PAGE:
From the moment metal is worked, it is subject to flaws, deterioration, or other forms of loss. For any industrial asset, corrosion is a particularly significant threat, weakening the integrity of the entire structure, and, if not detected and monitored, creating irreparable damage. It can be introduced in many ways and at any point in an asset’s lifecycle, creating a constant need for monitoring and detection methods. In addition, corrosion does not discriminate. It flourishes in a variety of environments, including oil and gas pipelines. From general wall thinning/erosion to gouging to complex corrosion clusters, various measurement technologies make the location, size, and classification of any type of corrosion defect possible. The ROSEN Group operates the largest fleet of corrosion detection tools in the industry. Paired with a variety of integrity assessments, the following technologies, either individually or in combination, assist in managing the risk presented by this overwhelming threat:



The power house technology in terms of metal loss detection is based on the high-resolution Magnetic Flux Leakage (MFL) method. State-of-the-art permanent magnets are used to magnetize the pipe wall to saturation level in the axial direction (typically 10kA/m - 30 kA/m). Achieving a high magnetization level is essential to differentiate corrosion from other pipeline features like inclusions and surface defects.

Under normal conditions (no flaws present), the magnetic flux can travel through the pipeline undisturbed. In the presence of internal or external metal loss, the flux “leaks” out of the pipe wall and is recorded by hall-effect sensors. The hall sensors are oriented within the magnetic field and provide coverage of the entire circumference.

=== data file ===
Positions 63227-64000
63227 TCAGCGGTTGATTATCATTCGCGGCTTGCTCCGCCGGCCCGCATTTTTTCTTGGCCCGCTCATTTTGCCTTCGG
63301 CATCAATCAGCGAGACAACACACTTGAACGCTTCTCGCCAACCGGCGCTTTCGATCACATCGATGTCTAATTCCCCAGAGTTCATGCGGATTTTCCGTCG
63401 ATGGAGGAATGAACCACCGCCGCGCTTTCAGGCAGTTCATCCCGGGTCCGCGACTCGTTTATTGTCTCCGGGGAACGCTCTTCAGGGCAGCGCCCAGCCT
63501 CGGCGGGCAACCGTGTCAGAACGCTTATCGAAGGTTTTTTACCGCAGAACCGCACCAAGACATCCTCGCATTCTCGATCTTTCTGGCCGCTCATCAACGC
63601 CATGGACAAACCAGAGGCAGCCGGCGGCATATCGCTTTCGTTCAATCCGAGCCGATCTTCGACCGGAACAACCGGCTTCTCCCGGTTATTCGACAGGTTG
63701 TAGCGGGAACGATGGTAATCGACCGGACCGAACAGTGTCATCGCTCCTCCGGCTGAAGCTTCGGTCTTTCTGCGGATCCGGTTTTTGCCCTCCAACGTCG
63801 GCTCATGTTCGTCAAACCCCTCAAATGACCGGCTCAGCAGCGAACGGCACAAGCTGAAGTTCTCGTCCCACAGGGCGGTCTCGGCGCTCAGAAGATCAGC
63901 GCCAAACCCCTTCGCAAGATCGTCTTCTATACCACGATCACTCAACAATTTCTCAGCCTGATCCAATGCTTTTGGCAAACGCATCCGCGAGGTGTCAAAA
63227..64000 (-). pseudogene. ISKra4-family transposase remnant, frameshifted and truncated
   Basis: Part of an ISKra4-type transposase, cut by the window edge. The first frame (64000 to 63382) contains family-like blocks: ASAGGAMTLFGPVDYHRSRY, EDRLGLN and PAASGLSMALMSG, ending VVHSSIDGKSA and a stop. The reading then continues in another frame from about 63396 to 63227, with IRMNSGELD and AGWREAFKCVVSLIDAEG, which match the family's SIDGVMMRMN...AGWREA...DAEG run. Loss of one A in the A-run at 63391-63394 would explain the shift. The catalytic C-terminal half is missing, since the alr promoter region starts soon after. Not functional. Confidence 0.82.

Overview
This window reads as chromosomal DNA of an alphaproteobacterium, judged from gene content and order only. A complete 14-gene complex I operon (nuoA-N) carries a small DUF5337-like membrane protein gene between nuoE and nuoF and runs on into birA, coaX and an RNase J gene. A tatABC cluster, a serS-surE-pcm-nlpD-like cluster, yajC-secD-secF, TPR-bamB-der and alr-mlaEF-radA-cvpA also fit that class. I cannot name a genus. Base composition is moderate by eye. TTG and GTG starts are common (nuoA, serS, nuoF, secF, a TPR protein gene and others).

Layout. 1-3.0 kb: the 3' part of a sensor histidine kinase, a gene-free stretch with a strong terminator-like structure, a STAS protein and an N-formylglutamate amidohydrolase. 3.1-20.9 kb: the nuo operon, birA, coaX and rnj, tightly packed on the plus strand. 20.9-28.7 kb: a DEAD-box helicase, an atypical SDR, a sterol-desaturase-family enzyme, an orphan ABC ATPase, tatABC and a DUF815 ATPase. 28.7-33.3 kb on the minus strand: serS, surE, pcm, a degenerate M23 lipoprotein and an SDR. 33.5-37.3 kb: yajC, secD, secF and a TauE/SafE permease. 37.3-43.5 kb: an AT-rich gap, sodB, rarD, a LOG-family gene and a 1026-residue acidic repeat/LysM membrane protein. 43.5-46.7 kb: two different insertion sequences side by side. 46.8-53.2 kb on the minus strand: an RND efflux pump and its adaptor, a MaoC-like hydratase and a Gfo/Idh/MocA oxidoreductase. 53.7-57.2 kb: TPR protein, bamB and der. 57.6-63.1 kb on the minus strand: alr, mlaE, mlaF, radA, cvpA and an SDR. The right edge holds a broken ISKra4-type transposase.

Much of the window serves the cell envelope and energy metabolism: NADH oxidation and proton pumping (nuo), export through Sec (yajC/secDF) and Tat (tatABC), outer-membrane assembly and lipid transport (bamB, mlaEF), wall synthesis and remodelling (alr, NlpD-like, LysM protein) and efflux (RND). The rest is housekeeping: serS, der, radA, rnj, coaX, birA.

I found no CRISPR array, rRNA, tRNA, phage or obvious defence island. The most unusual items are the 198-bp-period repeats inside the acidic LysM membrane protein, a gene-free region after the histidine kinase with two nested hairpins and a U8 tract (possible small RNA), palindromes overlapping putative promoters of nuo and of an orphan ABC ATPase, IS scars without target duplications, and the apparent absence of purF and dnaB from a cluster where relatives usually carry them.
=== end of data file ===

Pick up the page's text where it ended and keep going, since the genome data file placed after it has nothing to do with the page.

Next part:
The character, amplitude, and various other measurements of the sensor signals are used to determine the depth, length, and width of the detected metal loss.

Technology Benefits:

  • Accurate and precise feature classification and sizing
  • High magnetization for high quality of data
  • Best accuracy in feature length measurement
  • Reduced tool dimensions and better inspection reliability as sensors are integrated into a single sensor unit
  • Safe negotiation of dual- and multi-diameter pipelines, 1.5D bends and ID reductions up to 15% ID
  • Wide range of tools (sizes from 3" to 56" available)
  • Applicable in both liquid and gas medium

ROSEN also offers the market leading MFL-A Ultra technology, which is able to detect even the smallest pinhole. In addition, the use of AutoData machine learning algorithms allows for a high level of automation, thereby reducing the “human factor” impact.


The measurement principle of MFL-C is in fact very similar to that of MFL-A, as it also applies magnetic flux leakage. However, it changes the direction of the magnetic field from axial to circumferential. Tools equipped with this measurement technology circumferentially magnetize the pipe and detect axial features. This makes it suitable for long seam defect detection and narrow corrosion, channeling, crack-like features, and preferential seam weld corrosion.